Goal 12 – Responsible Production and Consumption

Reducing our ecological footprint by changing the way we produce and consume our natural resources is crucial for sustainable growth. “The well-being of humanity, the environment, and the functioning of the economy, ultimately depend upon the responsible management of the planet’s finite natural resources.” It is incumbent upon our society to promote resource and energy efficiency, provide access to basic services, decent jobs, sustainable infrastructure, a better equality of life and to reduce poverty. Sustainable consumption is a global issue. Please join the awareness initiative and visit the UN on sustainable production and consumption to learn more about promoting sustainable consumption and production patterns. Join the community. Make sustainable consumption your resolve.


In 2010, UNDP and UN Habitat launched the Waste for Wealth project, which initially trained 37 Malawi women in how to make compost manure from waste products. An organic replacement for fertilizer, the manure enables crops to grow faster and better. The project provides the women an opportunity to support their families and teaches them specialized skills. By learning hygienic methods of treating garbage, the women can earn a living and the residential areas of their community are much cleaner. The project has trained 158 waste entrepreneurs. The incidents of water borne diseases such as cholera and dysentery have been reduced, partly due to efforts of the Malawi to clear locations of garbage.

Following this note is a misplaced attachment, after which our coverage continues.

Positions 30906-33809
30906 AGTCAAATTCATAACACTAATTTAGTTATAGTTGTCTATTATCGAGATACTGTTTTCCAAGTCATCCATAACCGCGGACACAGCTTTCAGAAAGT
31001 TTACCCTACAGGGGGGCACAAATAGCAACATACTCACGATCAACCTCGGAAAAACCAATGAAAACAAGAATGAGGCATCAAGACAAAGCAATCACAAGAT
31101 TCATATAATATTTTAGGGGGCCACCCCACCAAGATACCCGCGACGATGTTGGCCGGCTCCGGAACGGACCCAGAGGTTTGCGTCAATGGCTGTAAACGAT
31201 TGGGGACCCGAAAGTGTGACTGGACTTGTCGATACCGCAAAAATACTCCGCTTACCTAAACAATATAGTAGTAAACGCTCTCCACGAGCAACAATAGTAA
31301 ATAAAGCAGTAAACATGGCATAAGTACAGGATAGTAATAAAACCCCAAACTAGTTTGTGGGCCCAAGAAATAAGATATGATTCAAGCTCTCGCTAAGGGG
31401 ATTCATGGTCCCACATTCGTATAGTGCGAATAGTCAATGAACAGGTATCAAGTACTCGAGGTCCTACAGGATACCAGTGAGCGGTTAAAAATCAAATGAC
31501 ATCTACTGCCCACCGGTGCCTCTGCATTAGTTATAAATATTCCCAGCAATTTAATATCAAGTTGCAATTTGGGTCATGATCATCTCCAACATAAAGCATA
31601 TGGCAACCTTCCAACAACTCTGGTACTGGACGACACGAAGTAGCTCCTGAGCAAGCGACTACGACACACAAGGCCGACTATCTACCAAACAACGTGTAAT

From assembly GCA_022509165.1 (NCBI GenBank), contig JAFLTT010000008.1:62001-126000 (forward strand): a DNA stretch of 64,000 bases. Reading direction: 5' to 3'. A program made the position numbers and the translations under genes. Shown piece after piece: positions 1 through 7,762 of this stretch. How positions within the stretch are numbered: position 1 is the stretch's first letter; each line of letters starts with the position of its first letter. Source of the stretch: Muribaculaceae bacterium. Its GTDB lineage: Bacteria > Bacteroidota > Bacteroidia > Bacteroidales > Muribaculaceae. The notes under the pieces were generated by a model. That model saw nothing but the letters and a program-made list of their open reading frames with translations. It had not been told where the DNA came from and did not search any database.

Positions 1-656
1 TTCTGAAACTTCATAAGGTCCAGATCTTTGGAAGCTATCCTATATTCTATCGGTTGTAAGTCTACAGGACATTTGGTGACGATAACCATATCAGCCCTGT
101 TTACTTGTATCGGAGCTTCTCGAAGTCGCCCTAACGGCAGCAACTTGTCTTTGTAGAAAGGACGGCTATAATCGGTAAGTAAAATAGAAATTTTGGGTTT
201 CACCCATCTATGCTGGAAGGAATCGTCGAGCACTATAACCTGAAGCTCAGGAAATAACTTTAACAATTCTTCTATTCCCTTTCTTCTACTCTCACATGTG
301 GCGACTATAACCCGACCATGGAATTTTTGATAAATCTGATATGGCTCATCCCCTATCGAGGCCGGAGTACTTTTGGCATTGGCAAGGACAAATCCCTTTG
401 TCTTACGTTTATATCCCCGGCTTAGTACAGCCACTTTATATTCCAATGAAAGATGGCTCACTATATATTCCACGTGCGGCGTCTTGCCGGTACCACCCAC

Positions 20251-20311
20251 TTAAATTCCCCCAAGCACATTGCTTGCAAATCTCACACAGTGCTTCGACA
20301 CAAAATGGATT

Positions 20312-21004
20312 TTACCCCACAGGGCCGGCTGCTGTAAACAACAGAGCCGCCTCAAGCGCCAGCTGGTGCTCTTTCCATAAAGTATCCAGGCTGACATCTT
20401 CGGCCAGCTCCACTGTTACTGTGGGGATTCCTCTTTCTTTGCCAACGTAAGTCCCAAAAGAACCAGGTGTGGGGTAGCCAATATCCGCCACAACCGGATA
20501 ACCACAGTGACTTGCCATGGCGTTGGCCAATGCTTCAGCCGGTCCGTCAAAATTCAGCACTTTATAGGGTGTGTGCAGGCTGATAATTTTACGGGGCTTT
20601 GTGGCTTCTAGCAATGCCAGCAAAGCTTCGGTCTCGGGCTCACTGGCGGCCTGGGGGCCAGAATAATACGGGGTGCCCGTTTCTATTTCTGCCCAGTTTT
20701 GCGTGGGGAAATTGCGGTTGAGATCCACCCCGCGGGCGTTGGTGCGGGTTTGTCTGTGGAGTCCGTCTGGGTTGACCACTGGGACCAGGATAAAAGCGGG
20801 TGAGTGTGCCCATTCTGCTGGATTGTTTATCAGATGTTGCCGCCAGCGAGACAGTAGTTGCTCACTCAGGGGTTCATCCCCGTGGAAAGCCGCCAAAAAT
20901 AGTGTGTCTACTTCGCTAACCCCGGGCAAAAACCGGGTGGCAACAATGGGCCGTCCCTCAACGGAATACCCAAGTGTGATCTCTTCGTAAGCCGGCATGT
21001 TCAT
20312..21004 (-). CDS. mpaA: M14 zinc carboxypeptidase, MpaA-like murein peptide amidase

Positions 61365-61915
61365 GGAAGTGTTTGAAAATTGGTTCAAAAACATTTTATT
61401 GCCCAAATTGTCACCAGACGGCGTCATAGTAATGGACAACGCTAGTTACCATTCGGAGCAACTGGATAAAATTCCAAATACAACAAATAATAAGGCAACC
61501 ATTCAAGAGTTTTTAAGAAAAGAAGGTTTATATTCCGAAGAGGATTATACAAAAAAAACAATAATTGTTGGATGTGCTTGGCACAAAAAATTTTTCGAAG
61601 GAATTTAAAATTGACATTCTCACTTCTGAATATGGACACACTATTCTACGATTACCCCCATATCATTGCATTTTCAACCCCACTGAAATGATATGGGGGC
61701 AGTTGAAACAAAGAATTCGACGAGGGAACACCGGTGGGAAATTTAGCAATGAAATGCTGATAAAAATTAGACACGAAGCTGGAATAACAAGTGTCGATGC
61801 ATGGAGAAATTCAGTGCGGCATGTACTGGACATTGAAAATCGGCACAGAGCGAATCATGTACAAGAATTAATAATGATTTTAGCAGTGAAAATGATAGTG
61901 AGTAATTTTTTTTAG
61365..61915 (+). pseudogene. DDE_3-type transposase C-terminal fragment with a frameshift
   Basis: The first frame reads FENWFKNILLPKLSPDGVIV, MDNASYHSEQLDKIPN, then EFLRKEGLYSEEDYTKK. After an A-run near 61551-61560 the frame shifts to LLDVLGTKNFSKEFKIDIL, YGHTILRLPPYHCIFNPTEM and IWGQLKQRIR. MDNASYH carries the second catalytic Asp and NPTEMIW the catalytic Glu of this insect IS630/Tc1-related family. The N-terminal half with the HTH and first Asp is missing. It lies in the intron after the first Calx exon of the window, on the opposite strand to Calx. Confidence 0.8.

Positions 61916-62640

The challenge becomes more urgent as the world’s population is expected to reach 9 billion by 2050. It is estimated that the natural resource consumption will triple by 2050.

UN Facts on Water:

  • Less than 3 per cent of the world’s water is fresh (drinkable), of which 2.5 per cent is frozen in the Antarctica, Arctic and glaciers. Humanity must therefore rely on 0.5 per cent for all of man’s ecosystems and fresh water needs.
  • Man is polluting water faster than nature can recycle and purify water in rivers and lakes.
  • More than 1 billion people still do not have access to fresh water.
  • Water is free from nature but the infrastructure needed to deliver it is expensive.

UN Facts on Food:

  • 3 billion tons of food is wasted every year while almost 1 billion people go undernourished and another 1 billion hungry.
  • Overconsumption of food is detrimental to our health and the environment.
  • 5 billion people globally are overweight or obese.

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